Winners And Losers

Life is full of uncertainty. A plane might fall on your house. You may total your car. The value of your investments may crash. But, then again, you may find valuable mineral deposits on your land. You may inherit lots of money. You may find that the old trinket you bought at a flea market is worth thousands of dollars.

People make decisions based on their assumptions about the present circumstances and expectations for the future, whether that future is the next second or decades away. People act only because they expect to be better off, in some way, emotionally or physically, by acting. Those expectations may not hold up to reality, however, because, as we have seen, life is not a sure thing. Some people win and some lose.

There seems to have been a lot of losers these days. Investors, business owners, home owners and mortgage holders are taking a collective hit in the pocketbook. It is difficult in times like this to step back and see the overall picture, which is actually a quite wonderful thing, in spite of the mess created by monetary authorities. In societies where property rights are secure and people are protected from fraud, coercion and violence, including that by politicians, free trade leads to an amazing phenomenon. Whenever two people enter into voluntary trade, both sides win. Both sides to the transaction expect to be better off. If that were not the case, the transaction would not have taken place.

At the store, the customer values the shirt more than the money used to buy it. Conversely, the seller values the money more than the shirt. At work, the employer, the buyer of labor services, values the efforts of the employee more than the money he pays. The employee, the seller of labor services, values the money more than the time and effort given up to obtain it.

Because people create value by the things they do, they can give value for value received. That is the basis for the advancement of any society. Those societies that honor property rights and voluntary trade advance at a much quicker pace than those that don’t. The expectation of gain, and the ability to benefit from it, is a powerful incentive for people to create value. The expectation of ownership encourages people to invest in processes and equipment to create value more efficiently, thus benefiting everyone.

Some see the market process as systematic exploitation, a situation where every transaction has a winner and loser. They may point to the housing market or the stock market and explain that if someone buys at a high price and sells at a low price, that seller loses and the buyer wins. In this case it is important to identify what the loss actually arises from.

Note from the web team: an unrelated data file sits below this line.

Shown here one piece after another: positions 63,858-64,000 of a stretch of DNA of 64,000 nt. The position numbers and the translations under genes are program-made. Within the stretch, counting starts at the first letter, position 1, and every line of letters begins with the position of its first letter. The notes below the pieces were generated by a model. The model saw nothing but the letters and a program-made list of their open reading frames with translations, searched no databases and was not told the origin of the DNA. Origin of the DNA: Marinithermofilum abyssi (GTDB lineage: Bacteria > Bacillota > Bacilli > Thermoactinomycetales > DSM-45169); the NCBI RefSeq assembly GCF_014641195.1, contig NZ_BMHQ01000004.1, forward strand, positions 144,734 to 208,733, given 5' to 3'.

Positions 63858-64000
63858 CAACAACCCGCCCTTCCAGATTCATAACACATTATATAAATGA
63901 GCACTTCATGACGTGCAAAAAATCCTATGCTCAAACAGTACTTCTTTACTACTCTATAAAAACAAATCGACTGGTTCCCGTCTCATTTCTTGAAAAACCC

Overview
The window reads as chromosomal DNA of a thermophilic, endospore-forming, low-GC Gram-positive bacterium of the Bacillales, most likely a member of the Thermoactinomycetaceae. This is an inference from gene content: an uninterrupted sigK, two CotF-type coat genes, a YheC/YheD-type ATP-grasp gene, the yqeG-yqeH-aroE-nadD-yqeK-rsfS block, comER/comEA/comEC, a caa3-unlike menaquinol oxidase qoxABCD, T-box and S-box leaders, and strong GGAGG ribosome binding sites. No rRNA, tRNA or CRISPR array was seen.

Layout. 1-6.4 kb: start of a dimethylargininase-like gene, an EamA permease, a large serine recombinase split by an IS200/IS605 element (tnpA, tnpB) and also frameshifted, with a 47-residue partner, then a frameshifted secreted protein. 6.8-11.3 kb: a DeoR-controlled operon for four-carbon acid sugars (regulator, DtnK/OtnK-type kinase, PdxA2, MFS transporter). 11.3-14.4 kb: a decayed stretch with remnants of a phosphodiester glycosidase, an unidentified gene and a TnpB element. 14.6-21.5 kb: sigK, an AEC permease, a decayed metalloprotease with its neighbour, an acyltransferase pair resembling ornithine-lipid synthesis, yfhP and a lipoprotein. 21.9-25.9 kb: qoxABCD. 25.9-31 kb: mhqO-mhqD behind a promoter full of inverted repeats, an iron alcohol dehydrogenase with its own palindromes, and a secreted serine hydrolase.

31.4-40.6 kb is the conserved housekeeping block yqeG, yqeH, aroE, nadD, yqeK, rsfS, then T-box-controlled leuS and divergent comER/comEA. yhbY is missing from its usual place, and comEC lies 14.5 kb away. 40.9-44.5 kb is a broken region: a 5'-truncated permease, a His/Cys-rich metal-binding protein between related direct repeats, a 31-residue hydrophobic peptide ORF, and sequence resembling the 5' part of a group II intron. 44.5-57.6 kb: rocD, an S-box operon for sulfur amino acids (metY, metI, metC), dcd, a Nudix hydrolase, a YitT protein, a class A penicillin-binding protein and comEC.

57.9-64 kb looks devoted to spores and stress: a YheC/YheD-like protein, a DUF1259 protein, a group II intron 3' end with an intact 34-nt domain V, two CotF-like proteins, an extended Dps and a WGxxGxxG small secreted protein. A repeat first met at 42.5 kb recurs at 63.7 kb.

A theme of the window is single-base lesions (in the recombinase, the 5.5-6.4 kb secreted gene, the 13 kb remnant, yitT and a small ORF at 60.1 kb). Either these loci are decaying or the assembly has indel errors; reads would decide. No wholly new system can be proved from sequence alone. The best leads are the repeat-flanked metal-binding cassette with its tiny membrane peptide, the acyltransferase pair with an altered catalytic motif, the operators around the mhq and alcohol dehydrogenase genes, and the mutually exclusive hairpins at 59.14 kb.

Using the stock market as an example, if someone bought at the peak of the bubble, they may indeed lose half of their investment if they sell today. The decision to sell is based on present circumstances of the seller and expectations for the future. There is a risk that the market can go lower. Neither seller nor buyer can predict the unknown future. If someone buys from the seller who’s stock lost value, the buyer assumes that the market will go up. He is willing to assume the risk of the unknown, which the seller is no longer willing to bear. The loss came only from the decline in the market prices, not from the selling. The decision to sell cannot affect what happened already. The seller benefits from being relieved of the risk of further decline. The buyer benefits from assuming the possibility of turnaround and future gains. In the transaction, both sides must necessarily feel they are better off by consummating the deal.  They may regret their decision afterward, but that is because of events independent of the sale.

It is similar to totaling your car. The collision with the tree was the loss. If you make a deal with someone to buy your car, the person will pay the price of a wreck, not the price of a new car. The accident with the tree changed the present situation. Given the present reality, the decision can only be whether you are better off with the wreck than you would be with the money the buyer offers you.

The recent economic meltdown is like running into the tree.  It arose from various factors, but chief among them is the inflationary credit expansion, and the inevitable collapse that results.  Responsibility for the bubble and collapse rests squarely on the shoulders of the central banks and the fractional reserve system.  Given that the loss in market prices is a fact of life, however, trade can only benefit the participants, as it did with the owner of the wrecked car.

In every voluntary trade, if you decide to sell your car or your stock or anything else, you win. You are better off after the trade, even if it is just because you don’t have to worry about any more losses. If the buyer decides to buy, he is also better off. Subsequent events might turn him into a loser also, but at the time of the deal, he was a winner. Both sides necessarily win with honest, un-coerced, voluntary trade.

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